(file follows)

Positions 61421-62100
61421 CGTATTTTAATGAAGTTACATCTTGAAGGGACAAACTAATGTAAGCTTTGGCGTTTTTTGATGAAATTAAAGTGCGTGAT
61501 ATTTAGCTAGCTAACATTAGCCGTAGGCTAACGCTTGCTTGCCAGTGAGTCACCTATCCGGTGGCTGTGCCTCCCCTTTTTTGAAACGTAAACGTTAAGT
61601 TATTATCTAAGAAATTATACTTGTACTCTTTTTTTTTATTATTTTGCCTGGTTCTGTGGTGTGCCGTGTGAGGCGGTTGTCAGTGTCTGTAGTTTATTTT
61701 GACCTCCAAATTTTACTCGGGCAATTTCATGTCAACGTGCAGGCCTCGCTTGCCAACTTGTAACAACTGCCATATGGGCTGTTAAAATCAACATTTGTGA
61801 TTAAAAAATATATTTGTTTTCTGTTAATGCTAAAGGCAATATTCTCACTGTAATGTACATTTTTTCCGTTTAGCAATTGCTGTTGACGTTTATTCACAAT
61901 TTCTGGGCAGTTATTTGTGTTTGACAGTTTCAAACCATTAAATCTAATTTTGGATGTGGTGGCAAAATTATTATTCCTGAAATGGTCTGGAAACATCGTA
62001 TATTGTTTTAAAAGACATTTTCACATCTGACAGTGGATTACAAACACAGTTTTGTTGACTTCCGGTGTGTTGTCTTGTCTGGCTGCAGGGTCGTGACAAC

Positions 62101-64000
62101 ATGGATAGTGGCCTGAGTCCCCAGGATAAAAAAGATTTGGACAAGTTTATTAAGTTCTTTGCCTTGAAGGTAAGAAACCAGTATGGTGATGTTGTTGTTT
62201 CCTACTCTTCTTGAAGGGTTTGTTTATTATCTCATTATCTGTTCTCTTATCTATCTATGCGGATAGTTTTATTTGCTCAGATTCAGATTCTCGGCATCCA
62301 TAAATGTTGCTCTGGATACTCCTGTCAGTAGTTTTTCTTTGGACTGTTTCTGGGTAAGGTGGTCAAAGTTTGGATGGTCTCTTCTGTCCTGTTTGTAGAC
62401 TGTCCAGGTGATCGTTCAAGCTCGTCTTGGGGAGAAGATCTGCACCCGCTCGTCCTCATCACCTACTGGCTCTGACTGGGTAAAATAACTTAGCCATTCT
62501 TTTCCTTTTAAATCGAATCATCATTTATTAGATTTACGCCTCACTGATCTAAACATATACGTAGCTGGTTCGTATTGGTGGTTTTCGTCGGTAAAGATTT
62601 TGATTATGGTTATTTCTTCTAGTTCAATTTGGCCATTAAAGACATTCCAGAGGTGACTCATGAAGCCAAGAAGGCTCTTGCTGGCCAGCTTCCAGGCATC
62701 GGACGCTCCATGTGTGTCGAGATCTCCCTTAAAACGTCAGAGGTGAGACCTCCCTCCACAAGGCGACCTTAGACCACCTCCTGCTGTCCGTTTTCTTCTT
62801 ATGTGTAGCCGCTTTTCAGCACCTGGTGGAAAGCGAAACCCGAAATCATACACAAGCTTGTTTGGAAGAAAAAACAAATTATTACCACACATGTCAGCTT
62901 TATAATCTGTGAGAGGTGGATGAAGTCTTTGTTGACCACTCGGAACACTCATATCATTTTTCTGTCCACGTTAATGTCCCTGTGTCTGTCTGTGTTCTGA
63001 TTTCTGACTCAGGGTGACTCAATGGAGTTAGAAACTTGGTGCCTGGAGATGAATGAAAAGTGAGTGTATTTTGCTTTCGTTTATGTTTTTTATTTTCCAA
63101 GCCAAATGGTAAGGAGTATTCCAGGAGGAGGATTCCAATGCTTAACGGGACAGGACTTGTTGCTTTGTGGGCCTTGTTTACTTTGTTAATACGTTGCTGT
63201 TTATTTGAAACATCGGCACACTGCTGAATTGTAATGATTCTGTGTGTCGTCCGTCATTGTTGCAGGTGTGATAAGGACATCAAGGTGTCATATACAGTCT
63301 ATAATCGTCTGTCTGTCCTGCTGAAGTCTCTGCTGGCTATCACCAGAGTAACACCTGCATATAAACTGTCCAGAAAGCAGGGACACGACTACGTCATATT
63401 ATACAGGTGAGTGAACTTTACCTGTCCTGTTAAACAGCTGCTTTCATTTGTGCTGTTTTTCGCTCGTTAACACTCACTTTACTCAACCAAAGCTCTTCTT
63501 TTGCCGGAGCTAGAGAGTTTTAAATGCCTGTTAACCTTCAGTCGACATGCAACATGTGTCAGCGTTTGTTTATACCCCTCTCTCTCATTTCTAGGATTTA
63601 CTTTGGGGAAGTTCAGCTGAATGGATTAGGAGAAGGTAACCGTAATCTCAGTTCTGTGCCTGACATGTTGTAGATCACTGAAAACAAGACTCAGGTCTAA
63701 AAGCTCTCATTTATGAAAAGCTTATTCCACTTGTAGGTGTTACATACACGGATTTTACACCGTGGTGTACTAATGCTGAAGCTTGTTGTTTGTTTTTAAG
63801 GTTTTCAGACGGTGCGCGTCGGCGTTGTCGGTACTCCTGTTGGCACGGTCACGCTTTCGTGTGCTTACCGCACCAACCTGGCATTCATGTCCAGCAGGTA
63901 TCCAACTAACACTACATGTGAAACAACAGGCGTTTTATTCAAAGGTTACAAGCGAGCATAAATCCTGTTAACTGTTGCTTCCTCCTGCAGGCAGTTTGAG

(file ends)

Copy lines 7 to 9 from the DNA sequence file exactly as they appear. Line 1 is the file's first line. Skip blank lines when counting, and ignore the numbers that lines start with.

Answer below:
61901 TTCTGGGCAGTTATTTGTGTTTGACAGTTTCAAACCATTAAATCTAATTTTGGATGTGGTGGCAAAATTATTATTCCTGAAATGGTCTGGAAACATCGTA
62001 TATTGTTTTAAAAGACATTTTCACATCTGACAGTGGATTACAAACACAGTTTTGTTGACTTCCGGTGTGTTGTCTTGTCTGGCTGCAGGGTCGTGACAAC

Positions 62101-64000